Primary sources provide firsthand evidence of events in the past. I often like to take pictures and I often tell my kids that I am just recording history to help me remember. We are constantly leaving evidences of our past behind. Brainstorming writing and rough draft writing tell history of a document. Listening to a WWII veteran tell stories about their war experiences put a personal and emotional spin on our understanding of the War. This past September I listened to third grader read stories their parent had written about their memory or experiences during Hurricane Hugo in 1989. We just celebrated the 20 year anniversary of that storm that changed so many lives.
The teacher had another purpose for the stories but I could not help to think about how these stories were the primary sources that translated into our history books. Stories like those collected by journalist at the time and the days and weeks to follow were used to write newspaper articles, books, encyclopedia articles, etc. Until this point I had never thought about the process of writing and thinking like a historian and how important that process belongs in the classroom.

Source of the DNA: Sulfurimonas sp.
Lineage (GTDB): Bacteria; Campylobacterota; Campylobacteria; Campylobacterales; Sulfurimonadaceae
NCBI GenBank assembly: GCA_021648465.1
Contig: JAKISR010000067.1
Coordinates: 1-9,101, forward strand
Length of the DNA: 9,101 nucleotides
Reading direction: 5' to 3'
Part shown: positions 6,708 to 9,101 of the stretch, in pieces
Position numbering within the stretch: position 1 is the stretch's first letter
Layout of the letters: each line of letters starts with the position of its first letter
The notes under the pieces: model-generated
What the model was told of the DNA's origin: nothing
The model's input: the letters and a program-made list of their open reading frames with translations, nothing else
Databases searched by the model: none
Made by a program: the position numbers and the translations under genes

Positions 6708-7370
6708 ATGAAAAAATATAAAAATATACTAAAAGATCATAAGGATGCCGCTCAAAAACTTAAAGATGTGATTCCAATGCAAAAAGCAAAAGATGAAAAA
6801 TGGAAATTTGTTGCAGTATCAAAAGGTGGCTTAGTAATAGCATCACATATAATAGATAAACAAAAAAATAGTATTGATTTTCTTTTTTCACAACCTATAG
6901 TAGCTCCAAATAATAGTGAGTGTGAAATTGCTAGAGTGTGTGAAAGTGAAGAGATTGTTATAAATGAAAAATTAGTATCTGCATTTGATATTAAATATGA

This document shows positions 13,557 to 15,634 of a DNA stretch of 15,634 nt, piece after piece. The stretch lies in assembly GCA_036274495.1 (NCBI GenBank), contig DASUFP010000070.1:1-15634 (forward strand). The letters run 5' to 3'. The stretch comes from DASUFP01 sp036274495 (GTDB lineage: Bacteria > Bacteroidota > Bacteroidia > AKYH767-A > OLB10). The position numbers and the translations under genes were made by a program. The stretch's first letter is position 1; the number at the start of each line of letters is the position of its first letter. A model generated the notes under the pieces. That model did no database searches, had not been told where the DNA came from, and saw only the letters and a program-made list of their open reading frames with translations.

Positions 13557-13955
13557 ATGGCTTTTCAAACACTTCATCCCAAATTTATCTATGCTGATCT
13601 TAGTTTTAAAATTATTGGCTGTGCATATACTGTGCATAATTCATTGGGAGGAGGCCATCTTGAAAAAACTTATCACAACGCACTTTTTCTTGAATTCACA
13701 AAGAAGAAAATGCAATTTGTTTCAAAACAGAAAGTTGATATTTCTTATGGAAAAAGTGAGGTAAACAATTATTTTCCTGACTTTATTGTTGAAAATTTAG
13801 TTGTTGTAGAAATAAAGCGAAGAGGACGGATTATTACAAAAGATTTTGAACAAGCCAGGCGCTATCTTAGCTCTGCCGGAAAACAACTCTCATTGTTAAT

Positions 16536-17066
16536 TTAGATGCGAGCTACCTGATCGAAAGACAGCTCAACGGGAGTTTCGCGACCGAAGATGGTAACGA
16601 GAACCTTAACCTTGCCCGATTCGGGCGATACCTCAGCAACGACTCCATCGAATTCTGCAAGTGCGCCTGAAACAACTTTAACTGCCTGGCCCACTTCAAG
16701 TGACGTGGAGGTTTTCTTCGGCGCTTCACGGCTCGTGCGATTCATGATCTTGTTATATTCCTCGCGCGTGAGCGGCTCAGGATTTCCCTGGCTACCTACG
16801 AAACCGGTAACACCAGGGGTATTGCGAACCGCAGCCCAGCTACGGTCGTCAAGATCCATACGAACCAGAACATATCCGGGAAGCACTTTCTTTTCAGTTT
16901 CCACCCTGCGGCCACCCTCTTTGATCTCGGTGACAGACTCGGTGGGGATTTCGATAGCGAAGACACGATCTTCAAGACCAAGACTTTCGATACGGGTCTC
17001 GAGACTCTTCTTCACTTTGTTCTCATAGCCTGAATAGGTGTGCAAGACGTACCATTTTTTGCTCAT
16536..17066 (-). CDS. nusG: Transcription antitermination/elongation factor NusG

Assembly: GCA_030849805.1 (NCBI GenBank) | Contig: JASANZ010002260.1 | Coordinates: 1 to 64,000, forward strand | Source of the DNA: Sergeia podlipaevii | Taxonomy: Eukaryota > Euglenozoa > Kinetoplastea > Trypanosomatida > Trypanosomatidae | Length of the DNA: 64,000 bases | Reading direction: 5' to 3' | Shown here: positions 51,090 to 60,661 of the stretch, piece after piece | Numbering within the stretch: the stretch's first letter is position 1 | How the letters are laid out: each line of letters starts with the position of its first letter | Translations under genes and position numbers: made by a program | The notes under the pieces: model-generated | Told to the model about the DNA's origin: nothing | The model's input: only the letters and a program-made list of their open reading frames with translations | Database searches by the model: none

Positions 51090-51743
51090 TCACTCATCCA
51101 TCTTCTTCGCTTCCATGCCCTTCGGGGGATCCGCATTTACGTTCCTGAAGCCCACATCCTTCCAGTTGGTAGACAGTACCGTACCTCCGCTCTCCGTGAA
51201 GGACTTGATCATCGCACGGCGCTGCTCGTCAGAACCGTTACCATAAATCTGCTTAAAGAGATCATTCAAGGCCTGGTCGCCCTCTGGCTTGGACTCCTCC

Because we live in the digital world, we have access to hundreds of primary source documents, photographs, manuscript, music, literature, images of artifacts, etc., that goes unused in the teaching and learning world. So sad to think of the missed opportunities for real learning in authentic ways. We need to provide ways our student have the opportunity to think like historians and researchers.
We are in the 21st century with classrooms not much different of classrooms in the past. We should be placing laptop computers in the hands of our kids in the third grade. By not doing it we cut them out of the real learning that